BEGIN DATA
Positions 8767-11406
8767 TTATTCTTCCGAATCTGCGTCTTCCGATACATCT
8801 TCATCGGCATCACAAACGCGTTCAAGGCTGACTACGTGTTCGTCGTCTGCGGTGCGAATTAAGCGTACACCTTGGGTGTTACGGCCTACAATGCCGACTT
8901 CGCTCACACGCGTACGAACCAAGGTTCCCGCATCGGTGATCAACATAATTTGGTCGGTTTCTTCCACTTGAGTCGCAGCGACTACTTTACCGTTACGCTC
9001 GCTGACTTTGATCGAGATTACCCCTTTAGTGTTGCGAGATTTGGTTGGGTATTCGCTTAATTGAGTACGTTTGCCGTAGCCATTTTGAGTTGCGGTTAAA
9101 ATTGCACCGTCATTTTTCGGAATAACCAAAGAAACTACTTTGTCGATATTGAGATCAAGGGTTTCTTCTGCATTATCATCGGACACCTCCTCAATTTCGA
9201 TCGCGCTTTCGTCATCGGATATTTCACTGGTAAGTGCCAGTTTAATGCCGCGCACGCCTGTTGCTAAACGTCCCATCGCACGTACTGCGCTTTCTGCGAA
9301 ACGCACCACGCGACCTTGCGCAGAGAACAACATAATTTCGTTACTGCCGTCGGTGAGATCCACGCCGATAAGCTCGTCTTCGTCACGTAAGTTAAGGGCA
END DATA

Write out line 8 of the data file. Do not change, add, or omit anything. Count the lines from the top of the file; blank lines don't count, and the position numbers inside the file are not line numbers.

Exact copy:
9301 ACGCACCACGCGACCTTGCGCAGAGAACAACATAATTTCGTTACTGCCGTCGGTGAGATCCACGCCGATAAGCTCGTCTTCGTCACGTAAGTTAAGGGCA